When I first heard whispers about the lineup of artists slated to show at the Museum of Contemporary Canadian Art’s spring exhibition, I fell into a momentary ecstatic swoon, a la St. Theresa, Bernini’s Baroque masterpiece. Fitting, then, since the MOCCA show spotlighted that very period in art history, considering its philosophical and aesthetic influence on contemporary artists today. Mounted in conjunction with the National Gallery of Canada (using works borrowed from its permanent collections), the MOCCA exhibition examined how the bombast and bravado of the Baroque surfaces in the work of Mark Bradford, Yinka Shonibare MBE, Lee Bul, David Altmejd, Tricia Middleton and Bahrti Kehr.  

Altmejd The Holes

David Altmejd The Holes

 Detailed views of David Altmejd’s The Holes, 2008

The first gallery and de facto centerpiece of the exhibition was David Altmejds The Holes; a swimming pool-size sculpture, it embodied the artist’s usual extravagant mix of materials. Mirror, plaster, hair and found objects created a wild, intricately-wrought scene of decay and rebirth. His signature “giants” appeared to lie dead on the plinth, their entrails mixing with a earthly elements like geode crystals, and man made ones such as glass. Altmejd is one of Canada’s greatest artistic talents and deservedly internationally renowed; he represented the country at the Venice Biennale in 2007, has held a solo exhibition at the Brant Foundation in Connecticut, and shows with New York powerhouse dealer Andrea Rosen; it was a thrill to see his work on his home turf.

In the adjacent space, another Canadian, Tricia Middleton, had created a similarly dizzying display: a shack of sorts using detritus from her studio: paint, sparkle, ribbon and beeswax (which lent an intoxifying scent to the immersive environment). It spoke to the artist’s ability—to our collective ability, really, given the desire—to create beautiful, and useful, things out of scraps and castoffs. I wondered at how such an incredibly detailed piece was installed on-site in any sort of timely manner.

Middleton IMG_0788

 Tricia Middleton’s Oz-like sculpture, Embracing oblivion and ruin is the only way to live now, 2012

Korean-born artist Lee Bul’s stunning chain-link chandelier shone like a beacon in an otherwise all-black gallery toward to back of the exhibition. A massive work comprising thousands of tiny crystal, glass and acrylic chains, it connoted both immensity and weightlessness together. Its shape vaguely suggested a giant seafaring ship, furthering the analogy of a floating boulder.


 Lee Bul’s After Bruno Taut (Negative Capability), 2008

Rounding the corner, I was delighted to see Mark Bradford’s Africa, a painting that astute art fair goers will have recognized from Hauser & Wirth’s booth at Art Basel Miami Beach this past winter. Fortunately, its buyers have promised it to the National Gallery, and it will ideally remain on display to the public for years to come. The sole painting in the exhibition, Africa was another example of an arduous material process, its canvas worked and re-worked with multiple layers of paper sealed atop one another. While Bradford often uses posters and billboards for the source material of his pieces, in this case he turned to a 17th-century Dutch atlas, basing this image from that book’s map of Africa. It is an exuberant work, but chilling as well; the Dutch were heavily involved in the African slave trade at the time the atlas was produced. A round object at the foot of the picture recalled both the globe in small scale, as well as Bradford’s use of soccer balls and sporting objects in his work.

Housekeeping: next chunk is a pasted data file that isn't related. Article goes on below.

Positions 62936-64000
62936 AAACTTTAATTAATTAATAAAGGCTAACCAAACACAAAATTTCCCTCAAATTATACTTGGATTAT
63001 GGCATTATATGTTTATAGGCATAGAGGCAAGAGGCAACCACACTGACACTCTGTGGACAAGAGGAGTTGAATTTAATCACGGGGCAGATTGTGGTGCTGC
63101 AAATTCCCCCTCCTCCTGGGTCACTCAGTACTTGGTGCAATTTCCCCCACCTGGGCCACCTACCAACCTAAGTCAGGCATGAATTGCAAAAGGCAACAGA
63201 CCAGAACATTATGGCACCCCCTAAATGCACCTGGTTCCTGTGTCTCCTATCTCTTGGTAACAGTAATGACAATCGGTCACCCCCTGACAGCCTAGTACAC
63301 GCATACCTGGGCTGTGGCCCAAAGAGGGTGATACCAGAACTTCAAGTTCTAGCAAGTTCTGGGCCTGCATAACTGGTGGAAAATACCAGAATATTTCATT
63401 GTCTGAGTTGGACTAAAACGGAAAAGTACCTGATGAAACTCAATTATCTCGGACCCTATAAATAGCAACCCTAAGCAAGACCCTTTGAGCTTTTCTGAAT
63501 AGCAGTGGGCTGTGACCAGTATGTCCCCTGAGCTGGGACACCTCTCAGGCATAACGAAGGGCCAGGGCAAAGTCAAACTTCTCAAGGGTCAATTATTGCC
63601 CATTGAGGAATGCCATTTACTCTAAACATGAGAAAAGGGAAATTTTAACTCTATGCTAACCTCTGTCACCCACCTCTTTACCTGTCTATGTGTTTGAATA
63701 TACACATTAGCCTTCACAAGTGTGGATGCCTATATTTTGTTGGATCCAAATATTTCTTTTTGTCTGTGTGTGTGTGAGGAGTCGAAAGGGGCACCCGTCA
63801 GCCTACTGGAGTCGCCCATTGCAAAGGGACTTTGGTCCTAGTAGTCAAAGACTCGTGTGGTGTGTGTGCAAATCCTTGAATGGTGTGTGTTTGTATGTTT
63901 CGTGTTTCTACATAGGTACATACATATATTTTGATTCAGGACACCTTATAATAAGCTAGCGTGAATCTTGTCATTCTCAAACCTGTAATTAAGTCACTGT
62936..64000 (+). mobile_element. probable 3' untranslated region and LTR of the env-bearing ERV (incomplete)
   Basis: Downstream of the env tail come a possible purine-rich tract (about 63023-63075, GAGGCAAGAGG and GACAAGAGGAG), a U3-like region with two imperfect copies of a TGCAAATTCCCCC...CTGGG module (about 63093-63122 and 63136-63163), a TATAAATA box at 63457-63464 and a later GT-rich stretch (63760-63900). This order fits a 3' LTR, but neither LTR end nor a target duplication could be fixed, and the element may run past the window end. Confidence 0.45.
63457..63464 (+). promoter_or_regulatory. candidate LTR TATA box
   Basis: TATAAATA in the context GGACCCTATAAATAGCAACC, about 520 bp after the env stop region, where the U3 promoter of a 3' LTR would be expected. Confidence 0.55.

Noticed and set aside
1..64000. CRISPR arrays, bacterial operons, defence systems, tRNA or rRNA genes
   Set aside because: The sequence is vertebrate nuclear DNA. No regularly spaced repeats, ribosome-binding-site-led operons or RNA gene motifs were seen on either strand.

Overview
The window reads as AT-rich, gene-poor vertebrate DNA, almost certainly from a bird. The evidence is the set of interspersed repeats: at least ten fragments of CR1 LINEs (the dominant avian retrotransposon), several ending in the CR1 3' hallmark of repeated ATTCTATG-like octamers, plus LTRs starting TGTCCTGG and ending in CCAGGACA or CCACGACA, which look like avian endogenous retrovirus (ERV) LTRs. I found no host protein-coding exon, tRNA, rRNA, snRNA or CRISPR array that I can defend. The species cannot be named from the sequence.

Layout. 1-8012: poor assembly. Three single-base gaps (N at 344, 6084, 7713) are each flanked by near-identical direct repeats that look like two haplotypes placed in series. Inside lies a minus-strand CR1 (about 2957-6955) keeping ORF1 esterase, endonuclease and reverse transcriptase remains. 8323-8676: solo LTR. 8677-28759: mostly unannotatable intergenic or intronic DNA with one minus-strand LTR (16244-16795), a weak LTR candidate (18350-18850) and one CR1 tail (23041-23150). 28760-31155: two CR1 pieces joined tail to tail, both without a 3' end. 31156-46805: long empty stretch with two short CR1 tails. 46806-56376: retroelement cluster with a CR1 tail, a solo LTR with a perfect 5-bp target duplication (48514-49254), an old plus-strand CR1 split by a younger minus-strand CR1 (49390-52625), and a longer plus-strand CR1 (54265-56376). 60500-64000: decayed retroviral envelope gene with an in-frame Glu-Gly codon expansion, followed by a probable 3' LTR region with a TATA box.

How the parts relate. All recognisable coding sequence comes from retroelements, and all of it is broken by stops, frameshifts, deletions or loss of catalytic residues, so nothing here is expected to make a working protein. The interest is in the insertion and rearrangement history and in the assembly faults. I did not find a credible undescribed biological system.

Africa, 2013, by Mark Bradford

Nearby, Yinka Shonibare MBEs sculpture Mr. and Mrs. Andrews Without Their Heads continued the visual dialogue begun by Bradford’s piece regarding Africa, colonialism and exploitation. Riffing on Thomas Gainsborough’s 1750 painting Mr. and Mrs. Andrews, Shonibare outfits two black, headless mannequins in 18th century costume created from African batik material. The work raises questions of race relations and appropriation, much as the British-Nigerian artist does when (perhaps ironically) utilizing his title as Member of the British Empire as his full professional name.

Yinka Shonibare sculpture

 African batik-clad figures in the manner of English nobility, by Yinka Shonibare MBE

A spellbinding triptych by Indian artist Bharti Kher contributed to the converstation of identity, place and cultural property. Created entirely of innumerable felt bindis mounted in kaleidoscopic arrangements, the piece alluded to mystical patterns as well as the earthly lifecycle, while commenting on the bindi’s talismanic powers in Hiduism, and use of decorative accessory at the same time.

Clearly, the Baroque, with its over-the-top aesthetic and material excess, is still alive and well in contemporary art. And for all criticism the movement has endured, this exhbition proved that artwork delighting in intricacy and beauty can pack an equally powerful intellectual punch.



 Full view and close-up of some of the thousands of bindis comprising Bharti Kher’s Nothing Marks the Perimeter Just a Hollow Sound Echoes